Sound design for theater vs sound design for films

Let’s discuss now the differences between sound design for theater and sound design for films and TV.
First of all, when talking about theater, we refer to actors live performing in front of the audience, on stage. That means they create their own sounds, even by just breathing and walking. Sounds and music shouldn’t cover these human-created sounds, unless it’s a decision, you, as a sound designer, have taken for your reasons.
In film industry and TV shows, due to advanced technology, the viewers watch a dramatized story, full of colors, sound effects and pretty much everything that will make them believe what they see is real, leaving no space for imagination to jump in. 

In theater, the audience wants to dive into the story and believe what they see is real and, of course, lighting and sound design can help them through. However, sometimes sound designers tend to overdo it, adding too many sound effects and foley sounds, causing the exact opposite result. So, as a sound designer, try to find the golden mean between using too many sound effects and too few. What you have to do is to watch the show by the audience’s point of view.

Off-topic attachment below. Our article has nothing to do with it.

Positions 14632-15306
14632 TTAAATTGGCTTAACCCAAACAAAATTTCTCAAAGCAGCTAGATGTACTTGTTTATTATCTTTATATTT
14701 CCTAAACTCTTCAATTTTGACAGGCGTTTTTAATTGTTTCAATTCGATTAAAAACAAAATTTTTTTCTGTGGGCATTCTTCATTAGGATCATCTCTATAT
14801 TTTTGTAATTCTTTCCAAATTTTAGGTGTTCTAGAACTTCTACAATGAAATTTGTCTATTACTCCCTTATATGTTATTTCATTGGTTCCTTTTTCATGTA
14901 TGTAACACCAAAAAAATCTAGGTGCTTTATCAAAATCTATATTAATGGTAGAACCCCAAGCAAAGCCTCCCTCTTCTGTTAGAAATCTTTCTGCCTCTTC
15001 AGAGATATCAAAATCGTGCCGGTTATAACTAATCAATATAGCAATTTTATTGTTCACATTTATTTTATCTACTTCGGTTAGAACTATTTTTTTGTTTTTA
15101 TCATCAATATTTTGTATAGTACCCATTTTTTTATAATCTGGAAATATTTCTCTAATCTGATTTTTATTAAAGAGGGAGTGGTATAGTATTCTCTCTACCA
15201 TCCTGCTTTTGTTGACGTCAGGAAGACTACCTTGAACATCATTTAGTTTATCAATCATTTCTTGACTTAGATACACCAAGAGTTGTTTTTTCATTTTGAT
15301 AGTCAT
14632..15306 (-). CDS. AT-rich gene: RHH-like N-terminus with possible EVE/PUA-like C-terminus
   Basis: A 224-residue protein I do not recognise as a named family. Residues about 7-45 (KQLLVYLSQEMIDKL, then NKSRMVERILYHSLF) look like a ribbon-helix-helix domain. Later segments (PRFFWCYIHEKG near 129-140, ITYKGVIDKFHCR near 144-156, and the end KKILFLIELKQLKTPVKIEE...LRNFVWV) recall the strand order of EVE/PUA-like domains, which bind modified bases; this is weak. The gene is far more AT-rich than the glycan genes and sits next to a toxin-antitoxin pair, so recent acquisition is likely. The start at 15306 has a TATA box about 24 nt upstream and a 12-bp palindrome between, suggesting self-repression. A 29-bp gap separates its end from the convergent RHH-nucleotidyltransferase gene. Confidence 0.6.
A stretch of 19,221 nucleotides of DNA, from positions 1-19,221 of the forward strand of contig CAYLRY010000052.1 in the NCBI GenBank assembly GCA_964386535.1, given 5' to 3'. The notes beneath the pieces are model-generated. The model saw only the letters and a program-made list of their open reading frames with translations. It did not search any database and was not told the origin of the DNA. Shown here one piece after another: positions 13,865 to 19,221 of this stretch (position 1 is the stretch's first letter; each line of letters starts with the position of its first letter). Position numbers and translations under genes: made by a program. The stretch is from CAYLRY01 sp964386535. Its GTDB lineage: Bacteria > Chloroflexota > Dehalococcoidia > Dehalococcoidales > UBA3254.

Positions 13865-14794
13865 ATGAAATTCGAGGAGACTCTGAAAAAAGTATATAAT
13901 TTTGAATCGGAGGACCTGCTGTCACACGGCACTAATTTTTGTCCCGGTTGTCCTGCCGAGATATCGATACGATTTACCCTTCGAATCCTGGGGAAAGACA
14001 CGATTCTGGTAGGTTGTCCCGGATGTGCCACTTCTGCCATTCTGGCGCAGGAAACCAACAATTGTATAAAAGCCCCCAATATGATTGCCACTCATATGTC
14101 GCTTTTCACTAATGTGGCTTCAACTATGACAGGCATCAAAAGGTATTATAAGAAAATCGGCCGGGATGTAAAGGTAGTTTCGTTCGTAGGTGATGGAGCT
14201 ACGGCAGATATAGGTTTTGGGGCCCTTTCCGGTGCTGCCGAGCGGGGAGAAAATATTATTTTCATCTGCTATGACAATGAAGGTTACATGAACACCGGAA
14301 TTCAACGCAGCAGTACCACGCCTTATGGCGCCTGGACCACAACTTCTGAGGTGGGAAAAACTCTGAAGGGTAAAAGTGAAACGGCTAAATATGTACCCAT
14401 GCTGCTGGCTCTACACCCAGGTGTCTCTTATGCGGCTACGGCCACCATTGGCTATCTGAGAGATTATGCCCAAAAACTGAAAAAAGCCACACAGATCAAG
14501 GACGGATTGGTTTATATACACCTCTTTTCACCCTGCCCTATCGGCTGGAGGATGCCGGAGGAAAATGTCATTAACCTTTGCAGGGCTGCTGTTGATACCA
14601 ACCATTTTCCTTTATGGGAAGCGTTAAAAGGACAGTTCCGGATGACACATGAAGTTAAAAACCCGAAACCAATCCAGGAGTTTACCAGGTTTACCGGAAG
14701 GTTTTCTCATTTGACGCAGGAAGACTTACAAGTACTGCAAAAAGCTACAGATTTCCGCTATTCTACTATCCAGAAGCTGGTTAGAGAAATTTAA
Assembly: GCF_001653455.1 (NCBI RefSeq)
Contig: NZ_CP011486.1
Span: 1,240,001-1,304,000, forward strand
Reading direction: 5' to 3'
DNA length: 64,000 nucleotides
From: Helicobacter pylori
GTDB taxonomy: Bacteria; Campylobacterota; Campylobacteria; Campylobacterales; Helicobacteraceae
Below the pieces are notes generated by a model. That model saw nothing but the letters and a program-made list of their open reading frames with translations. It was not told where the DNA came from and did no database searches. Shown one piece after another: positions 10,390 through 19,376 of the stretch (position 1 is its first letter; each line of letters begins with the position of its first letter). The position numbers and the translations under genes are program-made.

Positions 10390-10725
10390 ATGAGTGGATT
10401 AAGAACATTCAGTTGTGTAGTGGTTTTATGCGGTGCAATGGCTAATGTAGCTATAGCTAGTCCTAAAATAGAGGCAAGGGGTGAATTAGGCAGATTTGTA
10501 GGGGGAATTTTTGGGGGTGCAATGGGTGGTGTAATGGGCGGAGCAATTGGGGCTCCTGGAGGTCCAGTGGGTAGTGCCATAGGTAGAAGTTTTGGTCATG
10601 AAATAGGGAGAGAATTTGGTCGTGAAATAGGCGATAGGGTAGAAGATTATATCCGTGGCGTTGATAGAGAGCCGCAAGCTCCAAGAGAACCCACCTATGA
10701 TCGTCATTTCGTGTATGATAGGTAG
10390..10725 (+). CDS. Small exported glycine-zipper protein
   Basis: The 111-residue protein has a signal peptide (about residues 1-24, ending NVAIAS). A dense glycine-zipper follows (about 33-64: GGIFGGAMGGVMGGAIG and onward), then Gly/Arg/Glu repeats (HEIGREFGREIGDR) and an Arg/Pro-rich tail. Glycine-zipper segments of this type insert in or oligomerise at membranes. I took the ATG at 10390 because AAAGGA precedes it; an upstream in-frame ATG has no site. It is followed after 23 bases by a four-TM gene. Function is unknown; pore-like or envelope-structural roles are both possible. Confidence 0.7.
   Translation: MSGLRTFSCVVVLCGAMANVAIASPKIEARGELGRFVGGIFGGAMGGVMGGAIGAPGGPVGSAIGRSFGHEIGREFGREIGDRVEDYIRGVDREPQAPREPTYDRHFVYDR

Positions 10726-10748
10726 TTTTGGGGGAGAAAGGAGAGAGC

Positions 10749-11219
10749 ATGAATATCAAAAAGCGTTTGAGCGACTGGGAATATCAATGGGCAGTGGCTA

Another major difference between theater and films is the actual set space the show takes place. In movies, the experience perceived by the audience is a two-dimensional one, as they watch the projection of the actors in a flat screen. What makes the experience three-dimensional, in a way, is the sound produced by the strategically placed speakers around the seats. 

However, in theater the experience is already a three-dimensional one and the sounds can come either from onstage or out of it, extending the physical space it occupies. As a sound designer, you can “decor” the sounds you have created with the proper lighting, collaborating with the lighting designer, making the experience more immersive.